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Matthew McFeeley’s Blog

One Million ask the BLM to Protect Public Lands from Fracking

Matthew McFeeley

Posted August 26, 2013

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Friday marked the final day to comment on the Bureau of Land Management’s proposed rules to govern fracking on public lands.  And as the comments closed, NRDC joined other environmental and public interest groups in delivering a combined total of over one million comments from members of the public asking the BLM to reverse course and rethink its weak proposal.  While there was a range of opinions amongst the commenters, all called on the Obama Administration to do more to put a stop to the dangerous fracking that threatens our environment, clean air and clean water, our health, and our public lands.

The rules proposed by the BLM would apply to fracking on about 700 million acres of federal and tribal lands, including National Forests, National Wildlife Refuges, and other public lands.  In addition, the rule would cover another 57 million acres of oil and gas rights that the government owns below private lands.  Rules governing fracking in these areas must protect the lands and waters themselves, but also the millions of people who visit these areas to camp, hike, hunt, and fish each year, and the many more who live, work and go to school nearby. Many local economies depend on the preservation of public lands, and these lands also provide clean drinking water to tens of millions of Americans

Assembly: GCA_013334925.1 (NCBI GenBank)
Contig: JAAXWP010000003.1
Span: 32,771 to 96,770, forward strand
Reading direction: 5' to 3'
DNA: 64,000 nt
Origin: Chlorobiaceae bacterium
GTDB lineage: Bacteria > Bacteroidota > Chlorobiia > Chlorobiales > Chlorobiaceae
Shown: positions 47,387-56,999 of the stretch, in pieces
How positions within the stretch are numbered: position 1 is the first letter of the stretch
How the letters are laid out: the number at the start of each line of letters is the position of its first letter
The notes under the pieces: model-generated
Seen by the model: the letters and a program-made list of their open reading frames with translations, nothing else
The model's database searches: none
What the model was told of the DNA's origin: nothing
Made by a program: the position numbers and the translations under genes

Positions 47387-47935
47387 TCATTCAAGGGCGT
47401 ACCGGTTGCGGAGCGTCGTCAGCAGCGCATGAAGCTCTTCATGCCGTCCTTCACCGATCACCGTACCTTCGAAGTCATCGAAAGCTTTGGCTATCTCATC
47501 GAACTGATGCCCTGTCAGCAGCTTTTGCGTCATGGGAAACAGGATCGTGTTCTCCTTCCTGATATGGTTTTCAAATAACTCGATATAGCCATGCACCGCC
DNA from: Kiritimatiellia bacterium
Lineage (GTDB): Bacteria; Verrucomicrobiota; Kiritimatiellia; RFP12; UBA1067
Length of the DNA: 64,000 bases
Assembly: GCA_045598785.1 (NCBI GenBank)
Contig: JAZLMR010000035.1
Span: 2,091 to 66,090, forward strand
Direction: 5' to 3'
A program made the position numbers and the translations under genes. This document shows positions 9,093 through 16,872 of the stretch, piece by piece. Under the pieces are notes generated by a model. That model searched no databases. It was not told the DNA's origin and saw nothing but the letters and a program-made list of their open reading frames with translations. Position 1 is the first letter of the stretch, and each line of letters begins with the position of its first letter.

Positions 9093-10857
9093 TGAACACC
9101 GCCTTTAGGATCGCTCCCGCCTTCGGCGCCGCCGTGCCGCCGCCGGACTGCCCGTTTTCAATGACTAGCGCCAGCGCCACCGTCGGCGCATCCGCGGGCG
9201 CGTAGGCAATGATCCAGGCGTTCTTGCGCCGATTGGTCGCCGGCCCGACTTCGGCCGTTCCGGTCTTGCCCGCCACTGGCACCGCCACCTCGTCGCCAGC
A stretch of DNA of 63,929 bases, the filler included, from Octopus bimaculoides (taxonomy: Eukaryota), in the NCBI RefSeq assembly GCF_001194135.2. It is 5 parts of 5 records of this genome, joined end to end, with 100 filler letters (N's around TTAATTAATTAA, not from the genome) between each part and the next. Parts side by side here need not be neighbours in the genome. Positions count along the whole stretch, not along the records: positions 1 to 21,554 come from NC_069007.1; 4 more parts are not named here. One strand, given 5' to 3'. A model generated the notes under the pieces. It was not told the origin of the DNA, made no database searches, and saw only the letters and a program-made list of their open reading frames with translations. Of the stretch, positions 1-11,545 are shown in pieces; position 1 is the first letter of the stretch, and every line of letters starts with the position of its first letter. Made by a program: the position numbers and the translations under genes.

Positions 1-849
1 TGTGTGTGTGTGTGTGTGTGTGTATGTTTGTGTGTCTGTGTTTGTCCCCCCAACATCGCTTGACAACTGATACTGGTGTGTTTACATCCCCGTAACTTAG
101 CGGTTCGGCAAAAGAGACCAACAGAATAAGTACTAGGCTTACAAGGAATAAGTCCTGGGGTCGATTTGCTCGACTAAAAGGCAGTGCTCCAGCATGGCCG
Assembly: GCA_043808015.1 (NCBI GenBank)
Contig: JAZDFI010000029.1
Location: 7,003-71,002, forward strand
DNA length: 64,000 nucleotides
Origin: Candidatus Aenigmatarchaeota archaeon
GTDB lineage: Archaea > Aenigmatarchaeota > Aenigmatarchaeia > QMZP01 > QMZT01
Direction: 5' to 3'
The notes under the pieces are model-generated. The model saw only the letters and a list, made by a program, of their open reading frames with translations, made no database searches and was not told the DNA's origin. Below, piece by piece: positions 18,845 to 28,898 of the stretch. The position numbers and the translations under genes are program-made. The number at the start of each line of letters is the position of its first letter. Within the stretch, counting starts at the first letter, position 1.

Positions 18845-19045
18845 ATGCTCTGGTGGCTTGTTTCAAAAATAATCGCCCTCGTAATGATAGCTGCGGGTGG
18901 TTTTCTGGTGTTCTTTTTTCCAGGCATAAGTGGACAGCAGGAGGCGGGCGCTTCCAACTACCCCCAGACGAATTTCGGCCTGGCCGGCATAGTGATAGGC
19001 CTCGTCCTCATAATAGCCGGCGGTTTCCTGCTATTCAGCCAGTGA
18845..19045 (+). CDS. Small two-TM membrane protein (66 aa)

NRDC and many partner organizations submitted detailed technical comments on the fracking rules to the BLM on Friday.  For an overview of those comments see Amy Mall’s blog on the subject. 

The BLM has progressively weakened the proposed fracking rules under pressure from the oil and gas industry.  However, after the public outpouring of support for greater protections, the BLM has a chance to reassess its proposal and release a final rule that does much more to protect communities, public health, clean water, and the public lands that the Bureau is tasked with managing for current and future generations.  

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scottAug 27 2013 12:33 PM

Fracking for Methane found in CNG has an option. Anaerobic digesters are made in various sizes from household to entire landfills. Self managed production systems build moral responsibility to conserve, and ther is no random loss methane causing atmospheric distruction as a result. With Michigan facing several thousands of fracked sites for methane in the upcoming years to release "exported CNGas" under contracts look out for fierce opposition to amass, and bold options to emerge.

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